Jepara’s indigenous wood-drying knowledge

Jepara’s indigenous wood-drying knowledge
28 April 2015
Achmad Solikhin

I recognize that confirmed theories are superior to unscientific thoughts that pass through generations. However, common sense counterbalances scientific theories with local, indigenous knowledge, both of which are crucial in maintaining the environment.

While I was conducting research in Jepara regency, Indonesia, under the auspices of Bogor Agricultural University and ACIAR-CIFOR, I found an outrageously odd thing about the set theories I had studied. This thing is perhaps unique to Jepara regency. It has persisted for many years and is a characteristic of Jepara’s wooden furniture industry, namely wood drying.
As we know, in studying wood technology, there are two wood-drying methods — conventional and natural. When I was in Jepara, I saw a different method used for drying wood products. I determined that the method is, however, well known, and is called smoked wood drying. Not only food but also wood can be dried with smoke from burning wood waste.
I was so astonished and shocked, thinking that smoke drying would cause defects in wood products. Negative thinking and questions murmured in my mind, blaming the local and indigenous knowledge of Jepara’s furniture industry for being so deviant. However, I should have been considering and respecting the knowledge due to being a forestry academician. Furthermore, due to being born in Jepara, I should have been clarifying whether the method was scientifically proven or not.

A worker inspects a stack of wood during the drying process.

Smoked wood techniques have existed in Jepara Regency since long ago. They were adopted from traditional Javanese stoves, which were usually utilized to smoke fish or corn. As these methods have been applied for a hundred years, many advantages and disadvantages of the method have since been determined.

According to my research, the advantages of the method are: to preserve wood products against termites or other destructive agents; to reach a targeted moisture content (MC) of below 12 percent; to colorize wood products, especially dark or reddish-colored mahogany; and to implement a zero-waste principle. In addition, smoke drying uses cheaper technology than conventional kiln drying, including using wood waste for fuel and not requiring a chamber or hi-tech tools.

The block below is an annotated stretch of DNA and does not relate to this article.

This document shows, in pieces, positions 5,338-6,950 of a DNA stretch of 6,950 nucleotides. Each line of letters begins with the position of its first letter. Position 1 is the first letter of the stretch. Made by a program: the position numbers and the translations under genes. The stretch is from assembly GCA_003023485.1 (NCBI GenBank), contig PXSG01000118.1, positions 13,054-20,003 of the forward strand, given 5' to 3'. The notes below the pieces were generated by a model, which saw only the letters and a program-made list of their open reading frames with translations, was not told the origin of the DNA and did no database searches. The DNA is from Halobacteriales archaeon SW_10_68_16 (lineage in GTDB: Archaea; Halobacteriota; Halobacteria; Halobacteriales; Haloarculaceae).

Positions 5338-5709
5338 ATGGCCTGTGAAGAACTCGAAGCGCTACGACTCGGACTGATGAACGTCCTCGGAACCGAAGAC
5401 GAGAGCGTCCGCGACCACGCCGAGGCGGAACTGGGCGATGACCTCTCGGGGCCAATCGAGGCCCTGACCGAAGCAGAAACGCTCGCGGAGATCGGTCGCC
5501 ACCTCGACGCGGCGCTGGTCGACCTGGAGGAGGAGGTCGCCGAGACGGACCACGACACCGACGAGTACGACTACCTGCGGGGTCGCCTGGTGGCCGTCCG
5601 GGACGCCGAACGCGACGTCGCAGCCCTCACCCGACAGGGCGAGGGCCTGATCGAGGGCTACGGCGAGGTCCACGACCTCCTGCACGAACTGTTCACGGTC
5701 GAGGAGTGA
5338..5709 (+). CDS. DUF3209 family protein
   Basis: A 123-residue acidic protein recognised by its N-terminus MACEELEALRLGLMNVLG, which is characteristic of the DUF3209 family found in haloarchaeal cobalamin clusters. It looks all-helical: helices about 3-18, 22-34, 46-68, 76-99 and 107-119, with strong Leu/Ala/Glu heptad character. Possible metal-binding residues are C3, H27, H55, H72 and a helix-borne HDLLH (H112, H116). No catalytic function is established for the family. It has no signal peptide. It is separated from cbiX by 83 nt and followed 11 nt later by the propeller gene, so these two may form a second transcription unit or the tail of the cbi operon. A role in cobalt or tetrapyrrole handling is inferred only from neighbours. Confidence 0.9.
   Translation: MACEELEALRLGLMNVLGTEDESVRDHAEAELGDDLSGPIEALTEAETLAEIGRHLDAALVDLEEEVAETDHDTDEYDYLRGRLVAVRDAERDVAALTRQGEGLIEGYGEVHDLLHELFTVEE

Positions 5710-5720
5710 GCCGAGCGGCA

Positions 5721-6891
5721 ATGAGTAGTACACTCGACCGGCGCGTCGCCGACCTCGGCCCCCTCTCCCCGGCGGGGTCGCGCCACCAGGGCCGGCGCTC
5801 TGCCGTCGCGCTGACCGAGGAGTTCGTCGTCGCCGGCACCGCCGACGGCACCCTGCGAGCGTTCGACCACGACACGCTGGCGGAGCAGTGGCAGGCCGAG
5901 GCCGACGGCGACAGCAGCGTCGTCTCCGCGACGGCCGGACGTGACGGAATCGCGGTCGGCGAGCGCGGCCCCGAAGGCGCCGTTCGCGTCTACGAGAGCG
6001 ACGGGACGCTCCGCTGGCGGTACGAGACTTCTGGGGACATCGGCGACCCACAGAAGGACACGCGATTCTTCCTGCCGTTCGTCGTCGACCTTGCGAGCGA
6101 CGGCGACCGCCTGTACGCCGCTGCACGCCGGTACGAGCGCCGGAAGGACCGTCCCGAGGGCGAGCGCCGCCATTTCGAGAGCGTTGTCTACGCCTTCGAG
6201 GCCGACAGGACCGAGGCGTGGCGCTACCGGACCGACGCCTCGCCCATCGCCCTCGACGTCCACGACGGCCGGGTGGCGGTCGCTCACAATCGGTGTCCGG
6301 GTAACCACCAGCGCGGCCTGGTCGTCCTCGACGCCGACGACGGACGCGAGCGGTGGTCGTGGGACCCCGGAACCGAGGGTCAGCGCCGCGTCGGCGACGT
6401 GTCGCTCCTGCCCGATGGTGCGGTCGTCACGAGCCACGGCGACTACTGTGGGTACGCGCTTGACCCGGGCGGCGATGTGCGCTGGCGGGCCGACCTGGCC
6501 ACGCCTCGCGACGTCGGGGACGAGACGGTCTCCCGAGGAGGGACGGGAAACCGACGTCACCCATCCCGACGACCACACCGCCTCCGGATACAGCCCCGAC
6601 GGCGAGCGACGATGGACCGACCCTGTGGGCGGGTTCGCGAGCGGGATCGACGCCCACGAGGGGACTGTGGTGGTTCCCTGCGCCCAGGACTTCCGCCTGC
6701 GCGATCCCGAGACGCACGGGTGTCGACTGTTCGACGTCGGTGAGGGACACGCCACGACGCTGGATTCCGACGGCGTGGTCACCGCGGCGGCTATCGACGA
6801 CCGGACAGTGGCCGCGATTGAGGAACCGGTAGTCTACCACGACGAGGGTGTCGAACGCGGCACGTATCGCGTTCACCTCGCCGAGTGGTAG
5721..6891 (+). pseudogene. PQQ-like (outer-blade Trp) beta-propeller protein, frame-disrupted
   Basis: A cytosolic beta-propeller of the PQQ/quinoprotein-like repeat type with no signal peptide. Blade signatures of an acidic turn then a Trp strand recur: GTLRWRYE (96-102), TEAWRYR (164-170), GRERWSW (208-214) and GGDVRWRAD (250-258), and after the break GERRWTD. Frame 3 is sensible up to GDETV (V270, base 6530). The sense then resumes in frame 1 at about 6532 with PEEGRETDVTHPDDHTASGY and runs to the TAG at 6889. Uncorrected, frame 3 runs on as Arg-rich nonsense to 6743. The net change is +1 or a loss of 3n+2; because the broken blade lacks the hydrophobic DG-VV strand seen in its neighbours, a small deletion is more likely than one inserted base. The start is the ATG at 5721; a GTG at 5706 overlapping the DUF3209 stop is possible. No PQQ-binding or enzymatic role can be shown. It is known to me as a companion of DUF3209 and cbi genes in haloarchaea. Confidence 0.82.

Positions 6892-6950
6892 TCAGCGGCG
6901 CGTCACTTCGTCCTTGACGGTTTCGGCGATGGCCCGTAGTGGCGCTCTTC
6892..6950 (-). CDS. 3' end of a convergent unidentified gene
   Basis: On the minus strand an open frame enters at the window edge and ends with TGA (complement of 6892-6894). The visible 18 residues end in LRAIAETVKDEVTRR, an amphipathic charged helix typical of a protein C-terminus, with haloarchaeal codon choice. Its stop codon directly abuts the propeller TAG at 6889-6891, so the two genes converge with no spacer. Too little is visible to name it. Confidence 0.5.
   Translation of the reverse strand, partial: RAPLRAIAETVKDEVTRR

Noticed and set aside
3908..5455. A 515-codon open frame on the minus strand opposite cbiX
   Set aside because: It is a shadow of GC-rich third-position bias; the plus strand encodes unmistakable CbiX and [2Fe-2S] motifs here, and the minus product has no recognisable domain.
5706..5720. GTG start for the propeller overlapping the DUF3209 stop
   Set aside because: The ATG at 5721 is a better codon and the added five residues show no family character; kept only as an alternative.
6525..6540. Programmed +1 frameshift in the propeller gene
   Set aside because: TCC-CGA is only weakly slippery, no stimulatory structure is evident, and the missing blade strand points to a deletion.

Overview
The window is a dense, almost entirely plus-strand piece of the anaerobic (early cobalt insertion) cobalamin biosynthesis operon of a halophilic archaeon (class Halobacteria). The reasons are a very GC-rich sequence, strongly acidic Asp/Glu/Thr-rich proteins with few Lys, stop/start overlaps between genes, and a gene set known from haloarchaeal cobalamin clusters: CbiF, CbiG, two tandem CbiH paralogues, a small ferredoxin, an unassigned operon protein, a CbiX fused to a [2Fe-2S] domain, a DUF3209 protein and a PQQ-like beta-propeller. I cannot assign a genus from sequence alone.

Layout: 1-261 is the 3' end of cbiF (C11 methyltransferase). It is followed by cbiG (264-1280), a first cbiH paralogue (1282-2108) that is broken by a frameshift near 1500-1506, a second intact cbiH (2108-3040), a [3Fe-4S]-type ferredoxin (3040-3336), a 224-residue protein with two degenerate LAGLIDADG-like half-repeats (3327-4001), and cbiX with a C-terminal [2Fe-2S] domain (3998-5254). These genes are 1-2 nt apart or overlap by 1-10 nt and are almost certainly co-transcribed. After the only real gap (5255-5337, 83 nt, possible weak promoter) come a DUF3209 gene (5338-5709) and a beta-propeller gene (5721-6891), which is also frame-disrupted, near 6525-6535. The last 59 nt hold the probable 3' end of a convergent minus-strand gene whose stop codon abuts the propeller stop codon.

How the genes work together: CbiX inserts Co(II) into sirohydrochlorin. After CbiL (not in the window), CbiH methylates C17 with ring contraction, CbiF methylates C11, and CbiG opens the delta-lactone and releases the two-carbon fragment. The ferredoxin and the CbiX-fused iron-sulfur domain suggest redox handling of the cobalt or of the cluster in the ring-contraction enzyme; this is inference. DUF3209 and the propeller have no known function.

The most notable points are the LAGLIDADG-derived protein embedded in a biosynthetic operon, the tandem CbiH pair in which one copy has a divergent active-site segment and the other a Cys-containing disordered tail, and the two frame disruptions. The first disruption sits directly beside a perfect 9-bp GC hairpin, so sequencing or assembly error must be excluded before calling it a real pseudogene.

The above knowledge has been supported by international journals and other scientific research. As a basic concept, we know that smoke is able to create a chemical substance that covers surfaces, protects against termite attacks and lasts for 5-10 years. Smoke is a captured and condensed form of H2O, which can be linked to other bound and free water (-OH) in the cell walls of dried boards.
But it would not be wise to only mention advantages without drawbacks. The drawbacks of the method include: air pollution produced by burning fuel; high natural defects like staining from high humidity implicated with fungi growth or colorization due to black smog; and the long time required for drying.
I realized that local and indigenous knowledge of smoked wood drying came from the understanding, skills and philosophies developed by Jepara people. The method has its advantages, which have been scientifically proven as beneficial to the furniture industry. However, alleviating the drawbacks and hurdles is still important to producing furniture products that are suitable for export.


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